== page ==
Aquaman #2. Dan Abnett- Writer, Scot Eaton- Penciller, Wayne Faucher- Inker, Gabe Eltaeb- Colorist.
***This review contains spoilers.***
Aquaman, while not having the quality Rogues Gallery as Batman or the Flash, still boasts a rather nice group of foes. This first episode of the post-Rebirth Aquaman features Aquaman’s top rogue- Black Manta. Since the “New 52” launch of Aquaman, Arthur Curry has been responsible for the death of Black Manta’s father. It’s a bit of a turn around from the pre-Flashpoint continuity in which Manta killed Aquaman and Mera’s son, Arthur, Jr.
With Aquaman #2, Dan Abnett provides a very strong resolution to Aquaman and Black Manta’s cycle of hate. The storytelling is a bit of a throwback as this is essentially a two-parter that fits in the middle of a much larger thread that will most likely continue for many issues. Manta believes that he’s succeeded in showing the world the truth about Aquaman and Atlanteans and that he’s successfully sabotaged Aquaman’s political mission. There’s a particular surprise at the end as well. Let’s get back to those Rogues. Abnett has chosen to rework Aquaman’s original Golden Age Rogue- Black Jack- who made his first appearance way back in More Fun Comics #74. This new incarnation appears to be promising.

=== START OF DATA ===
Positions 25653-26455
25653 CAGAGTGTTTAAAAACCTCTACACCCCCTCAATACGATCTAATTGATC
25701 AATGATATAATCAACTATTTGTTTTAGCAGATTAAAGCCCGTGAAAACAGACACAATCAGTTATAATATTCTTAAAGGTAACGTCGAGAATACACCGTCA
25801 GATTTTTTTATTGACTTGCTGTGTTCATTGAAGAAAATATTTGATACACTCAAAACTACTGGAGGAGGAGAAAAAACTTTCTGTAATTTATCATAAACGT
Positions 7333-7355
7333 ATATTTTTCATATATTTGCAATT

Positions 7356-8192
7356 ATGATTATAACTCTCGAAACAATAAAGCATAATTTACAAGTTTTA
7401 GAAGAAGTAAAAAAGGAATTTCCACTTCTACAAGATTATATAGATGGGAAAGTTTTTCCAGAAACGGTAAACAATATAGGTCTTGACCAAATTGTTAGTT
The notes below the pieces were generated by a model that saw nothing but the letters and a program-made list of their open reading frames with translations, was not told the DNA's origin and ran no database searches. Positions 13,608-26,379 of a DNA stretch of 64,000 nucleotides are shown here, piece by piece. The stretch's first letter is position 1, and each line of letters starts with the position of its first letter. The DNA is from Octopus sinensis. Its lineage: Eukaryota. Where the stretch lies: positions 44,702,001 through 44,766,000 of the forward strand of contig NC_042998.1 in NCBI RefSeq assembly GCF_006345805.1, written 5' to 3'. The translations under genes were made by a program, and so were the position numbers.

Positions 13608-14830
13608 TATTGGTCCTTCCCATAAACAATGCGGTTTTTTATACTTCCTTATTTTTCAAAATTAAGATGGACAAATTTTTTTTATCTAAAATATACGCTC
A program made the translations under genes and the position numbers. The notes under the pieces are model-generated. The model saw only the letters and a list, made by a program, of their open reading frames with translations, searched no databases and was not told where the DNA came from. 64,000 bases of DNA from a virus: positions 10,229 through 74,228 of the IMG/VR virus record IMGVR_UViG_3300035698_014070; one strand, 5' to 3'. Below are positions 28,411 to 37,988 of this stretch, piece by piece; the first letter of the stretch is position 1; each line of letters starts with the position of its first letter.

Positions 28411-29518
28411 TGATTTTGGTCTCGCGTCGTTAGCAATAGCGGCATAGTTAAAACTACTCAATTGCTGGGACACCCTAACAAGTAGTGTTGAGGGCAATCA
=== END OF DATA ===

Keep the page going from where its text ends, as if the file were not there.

The new character, Lieutenant Stubbs continues to be a nice addition to the Aquaman cast. Hopefully, she will continue to play a role in Aquaman’s quest to gain legitimacy for Atlantis in the eyes of the surface world. Despite there being a resolution to the Aquaman/Manta feud, it is done in such a way that it is clear there will always be enmity between them and their story is not over. Abnett allows the reader to understand how killing Manta’s dad has shaped him and taught him control and responsibility. Additionally, Aquaman and Manta are now positioned to be forever locked in an emotional clench that only ends when one of them dies.
Aquaman’s dialogue with Manta, while effective brings about the change in Manta a little too quickly. This is a minor quibble as the substance of the issue was excellent.
This is a very good comic. There is a nice balance between story, action and character. Abnett and Co. are developing characters and broadening Aquaman’s mission for the modern world. It’s a good time to read Aquaman and a great time for Aquaman fans. Aquaman is no joke. It’s not too late to jump on board.